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The federal agency in charge of helping consumers to protect their finances and credit recently issued its final regulations for how it will oversee the debt collection industry, which will take effect early next year.

The federal Consumer Financial Protection Bureau’s final rules for debt collections agencies will take effect on Jan. 2, when it gains full regulatory control over the industry, the agency recently announced. Included in these new rules are provisions that allow it to examine not only companies that attempt to collect on balances related to personal household debt, but also those that work with the U.S. Department of Education to collect overdue student loan payments.

Mostly, it will attempt to crack down on companies that pursue delinquent or defaulted consumer debts too aggressively and will attempt to ensure that these entities properly identify themselves when contacting consumers, the report said. It will further require that collections agencies tell the borrowers they contact only the correct and exact amount owed on the outstanding balance.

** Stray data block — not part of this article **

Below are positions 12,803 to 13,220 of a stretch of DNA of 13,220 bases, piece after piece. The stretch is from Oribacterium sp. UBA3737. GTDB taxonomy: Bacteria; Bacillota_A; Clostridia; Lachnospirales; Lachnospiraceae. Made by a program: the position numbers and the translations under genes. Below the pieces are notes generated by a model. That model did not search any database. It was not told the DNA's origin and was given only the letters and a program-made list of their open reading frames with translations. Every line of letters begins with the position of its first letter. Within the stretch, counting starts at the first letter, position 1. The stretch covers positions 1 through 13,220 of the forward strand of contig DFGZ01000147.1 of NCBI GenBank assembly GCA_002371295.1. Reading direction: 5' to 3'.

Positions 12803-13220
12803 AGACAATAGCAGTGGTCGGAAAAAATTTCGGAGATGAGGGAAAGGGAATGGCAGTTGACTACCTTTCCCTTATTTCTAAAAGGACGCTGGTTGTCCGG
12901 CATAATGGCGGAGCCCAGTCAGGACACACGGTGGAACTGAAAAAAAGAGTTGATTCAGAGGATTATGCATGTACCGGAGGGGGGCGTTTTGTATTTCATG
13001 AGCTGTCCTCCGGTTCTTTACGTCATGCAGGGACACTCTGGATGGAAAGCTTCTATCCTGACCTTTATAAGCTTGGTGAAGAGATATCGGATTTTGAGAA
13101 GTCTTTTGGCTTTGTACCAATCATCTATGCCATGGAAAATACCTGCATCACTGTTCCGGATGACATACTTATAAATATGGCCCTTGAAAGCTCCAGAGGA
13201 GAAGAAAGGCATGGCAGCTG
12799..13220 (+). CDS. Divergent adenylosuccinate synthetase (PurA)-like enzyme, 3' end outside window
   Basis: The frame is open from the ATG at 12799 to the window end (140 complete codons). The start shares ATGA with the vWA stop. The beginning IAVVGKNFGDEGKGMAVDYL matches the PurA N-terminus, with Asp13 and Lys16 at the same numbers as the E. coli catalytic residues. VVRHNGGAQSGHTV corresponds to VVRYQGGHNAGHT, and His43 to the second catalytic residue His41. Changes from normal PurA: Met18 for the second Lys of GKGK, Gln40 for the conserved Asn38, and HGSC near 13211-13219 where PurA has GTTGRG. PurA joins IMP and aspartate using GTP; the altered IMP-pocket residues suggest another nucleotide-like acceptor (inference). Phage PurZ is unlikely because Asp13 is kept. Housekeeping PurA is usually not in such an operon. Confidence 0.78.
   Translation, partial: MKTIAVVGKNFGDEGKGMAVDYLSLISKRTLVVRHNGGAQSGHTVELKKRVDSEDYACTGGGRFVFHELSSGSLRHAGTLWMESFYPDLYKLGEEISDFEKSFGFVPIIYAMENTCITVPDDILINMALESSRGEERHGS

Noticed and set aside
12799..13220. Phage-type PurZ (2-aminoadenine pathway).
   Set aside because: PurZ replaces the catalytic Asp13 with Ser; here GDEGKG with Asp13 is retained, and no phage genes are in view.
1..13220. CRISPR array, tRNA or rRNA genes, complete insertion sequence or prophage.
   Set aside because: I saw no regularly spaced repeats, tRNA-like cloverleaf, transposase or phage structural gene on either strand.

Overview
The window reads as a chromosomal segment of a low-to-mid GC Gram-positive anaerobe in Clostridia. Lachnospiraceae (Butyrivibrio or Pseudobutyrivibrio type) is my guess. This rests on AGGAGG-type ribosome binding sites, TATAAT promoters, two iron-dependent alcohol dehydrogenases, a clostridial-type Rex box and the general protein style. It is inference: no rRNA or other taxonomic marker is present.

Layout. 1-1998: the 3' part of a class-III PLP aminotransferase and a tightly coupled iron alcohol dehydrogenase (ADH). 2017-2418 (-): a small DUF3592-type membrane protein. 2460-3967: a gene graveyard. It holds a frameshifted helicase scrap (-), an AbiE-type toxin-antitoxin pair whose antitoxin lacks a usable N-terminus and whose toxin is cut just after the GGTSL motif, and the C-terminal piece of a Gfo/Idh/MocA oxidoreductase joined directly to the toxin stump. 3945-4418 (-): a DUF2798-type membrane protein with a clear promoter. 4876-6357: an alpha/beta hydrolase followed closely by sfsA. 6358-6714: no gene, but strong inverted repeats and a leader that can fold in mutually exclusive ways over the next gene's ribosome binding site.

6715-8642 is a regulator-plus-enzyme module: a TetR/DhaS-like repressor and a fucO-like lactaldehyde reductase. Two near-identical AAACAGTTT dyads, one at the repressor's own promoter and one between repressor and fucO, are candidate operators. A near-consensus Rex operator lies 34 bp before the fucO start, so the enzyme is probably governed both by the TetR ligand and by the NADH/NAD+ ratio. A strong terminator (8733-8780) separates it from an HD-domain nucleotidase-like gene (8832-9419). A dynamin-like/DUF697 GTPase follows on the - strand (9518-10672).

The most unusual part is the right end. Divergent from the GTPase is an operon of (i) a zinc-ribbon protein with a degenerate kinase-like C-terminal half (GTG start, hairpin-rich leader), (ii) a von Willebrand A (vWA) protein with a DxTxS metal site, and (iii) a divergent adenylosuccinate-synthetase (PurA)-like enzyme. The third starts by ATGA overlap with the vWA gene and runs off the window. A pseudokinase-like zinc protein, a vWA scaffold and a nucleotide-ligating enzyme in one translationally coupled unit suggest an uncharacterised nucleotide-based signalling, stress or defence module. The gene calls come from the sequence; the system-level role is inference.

Part of the more rigorous examination process involves CFPB employees making on-site inspections of debt collections firms, in an effort to make sure all efforts are in compliance with the new rules, the report said.

“While on-site, examiners spend a period of time holding discussions with management about the company’s processes and procedures; reviewing documents, records, and accounts for compliance; and evaluating the entity’s compliance management systems,” the rule stated. “As with the Bureau’s bank examinations, examinations of nonbanks involve issuing confidential examination reports, supervisory letters, and compliance ratings.”

Overall, the agency now has authority over what it considers to be nonbank “larger participants” in the debt collection industry, according to a report on the new oversight efforts from the New York Times. This includes those that have $10 million or more in annual receipts, and within the debt collections industry, about 175 companies fit that bill. Overall, these 175 firms make up about 63 percent of all debt collections receipts nationwide – $7.7 billion of the industry’s overall $12.2 billion in collections annually. The remaining 37 percent is collected by roughly 4,300 smaller companies.

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Many consumers have had difficulties in dealing with debt collections agencies in the past, due to a number of factors that could make it difficult for borrowers to understand what they owe, to whom, and why.

Image: Alan Cleaver, via Flickr

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